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I was previously a constitutional law and civil rights litigator and am now a journalist. I am the author of three New York Times bestselling books -- "How Would a Patriot Act" (a critique of Bush executive power theories), "Tragic Legacy" (documenting the Bush legacy), and With Liberty and Justice for Some (critiquing America's two-tiered justice system and the collapse of the rule of law for its political and financial elites). My fifth book - No Place to Hide: Edward Snowden, the NSA and the US Surveillance State - will be released on April 29, 2014 by Holt/Metropolitan.

Wednesday, March 29, 2006

Various matters

(1) Marty Lederman has some interesting thoughts on the testimony yesterday of former Bush Justice Department official David Kris. Video excerpts of Kris' testimony can be seen here.

(2) Marty's co-blogger, Jack Balkin, has posted a thorough analysis of the Hamdan Oral Argument before the Supreme Court yesterday.

(3) It turns out that the editor of Ramesh Ponnuru's new book, Party of Death, is none other than serial plagiarist Ben Domenech (Digby has an incisive and rather hilarious analysis of Ponnuru's new book here).

The striking aspect of this story, among others, is that Ponnuru defended Domenech in The Corner at the height of the controversy over Domenech's selection as a WashingtonPost.com blogger without disclosing his personal relationship to Domenech, misleading his readers into believing that he was commenting objectively on the anti-Domenech accusations. I explained my thinking on this blatant conflict of interest -- the nondisclosure of which is indisputably unethical -- in an e-mail to Jane Hamsher, who has been covering the Ponnuru-Domenech relationship and wrote about the issue, including my e-mail, here.

(4) The L.A. Times article which reported on the identity of Ponnuru's editor is highly worth reading, as it provides a compelling antidote against the increasingly accepted premise that the blogosphere is filled with crazed, irresponsible, fringe radicals who are free of substance and ought to be ignored. As the article demonstrates, in the Domenech case (as is frequently the case), the blogosphere performed an invaluable function of uncovering what WashingtonPost.com ought to have discovered but failed to -- namely, the serial plagiarism of its new paid blogger.

As I have written about before (and wish I could write more about right now), so much of the resentment towards the blogosphere and the accusations of "irresponsibility" come from establishment journalists who have grown accustomed to being unchallenged and never being held accountable. They deeply resent the accountability which the blogosphere presents, and ironically, the accusations of irresponsibility against the blogosphere grow in proportion to the blogosphere's effectiveness in exposing the corruption and error which underlies so much of what the establishment media does. It is refreshing and encouraging -- as well as, I believe, a sign of what is to come much more frequently -- to see the substance and value of the blogosphere recognized in a newspaper like The Los Angeles Times.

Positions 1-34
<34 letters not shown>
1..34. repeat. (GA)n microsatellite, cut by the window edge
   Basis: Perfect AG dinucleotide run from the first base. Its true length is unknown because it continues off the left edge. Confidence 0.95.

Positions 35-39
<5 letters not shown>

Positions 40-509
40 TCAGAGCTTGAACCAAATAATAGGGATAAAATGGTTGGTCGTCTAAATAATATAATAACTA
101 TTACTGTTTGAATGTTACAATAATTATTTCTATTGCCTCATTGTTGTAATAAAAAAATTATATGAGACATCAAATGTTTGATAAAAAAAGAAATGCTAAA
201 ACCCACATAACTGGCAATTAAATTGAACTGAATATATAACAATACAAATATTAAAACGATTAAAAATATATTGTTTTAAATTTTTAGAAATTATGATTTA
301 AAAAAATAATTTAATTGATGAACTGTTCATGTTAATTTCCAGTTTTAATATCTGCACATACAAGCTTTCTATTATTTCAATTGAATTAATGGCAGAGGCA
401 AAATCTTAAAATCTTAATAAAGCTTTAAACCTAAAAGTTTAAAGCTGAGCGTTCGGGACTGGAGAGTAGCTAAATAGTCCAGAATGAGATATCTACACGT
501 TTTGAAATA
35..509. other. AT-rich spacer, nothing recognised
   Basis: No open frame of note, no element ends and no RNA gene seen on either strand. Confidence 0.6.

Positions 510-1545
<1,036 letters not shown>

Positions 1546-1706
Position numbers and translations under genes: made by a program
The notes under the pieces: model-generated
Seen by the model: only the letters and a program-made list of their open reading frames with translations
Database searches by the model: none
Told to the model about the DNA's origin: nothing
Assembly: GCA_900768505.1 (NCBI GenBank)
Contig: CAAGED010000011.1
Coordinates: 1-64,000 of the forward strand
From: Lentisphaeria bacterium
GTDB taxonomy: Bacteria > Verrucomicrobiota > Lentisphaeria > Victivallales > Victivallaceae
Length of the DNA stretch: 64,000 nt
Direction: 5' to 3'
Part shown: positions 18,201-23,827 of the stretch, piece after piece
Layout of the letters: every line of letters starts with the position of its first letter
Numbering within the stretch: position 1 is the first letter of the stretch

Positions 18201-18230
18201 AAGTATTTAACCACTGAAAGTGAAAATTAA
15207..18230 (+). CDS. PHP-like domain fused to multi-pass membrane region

(5) Scott "Big Trunk" Johnson, in a post entitled "Put Out More Flags," links approvingly to Mickey Kaus' protests over the display of Mexican flags at the immigration rally in California last week, and Kaus' related protest over the downplaying of this information by the Los Angeles Times. There have been many similar objections raised concerning the presence of Mexican flags at these rallies -- including, notably, by Big Trunk himself, who objected the day after the rally to the waving of the Mexican flag by a march participant and said: "I can't think of many things more likely to increase support for enforcing existing immigration law than the march of the illegals that took place in Los Angeles."

But there is one thing I couldn't help but notice -- that is, right next to Johnson's posts, and on the front page of Powerline, is an American flag, and right under it is an Israeli flag. I've never heard any of the people who protested the display of the Mexican flag object to that, and Johnson himself, who seems to find it objectionable to display the Mexican flag, seems to think it's perfectly appropriate to fly the Israeli flag.

Is there really some meaningful, rational distinction that can be drawn beteween these two acts? On what possible basis can one condemn the waving of a Mexican flag in the U.S. but think that it's pefectly appropriate and unobjectionable to wave the flag of some other country, such as Israel? Once a year, at least in Manhattan, there is an event called the "Israel Day Parade," in which tens of thousands of people parade through Manhattan waiving Israeli flags. Here's a representative picture of what it looks like:















How come Big Trunk, Michelle Malkin, and Mickey Kaus aren't objecting to that? Just to be clear - I am not arguing that it's proper to display Mexican flags or improper to display Israeli flags. I just don't see the rationale -- at all -- that would allow people such as Big Trunk to object to one while not only approving of, but engaging in, the other.

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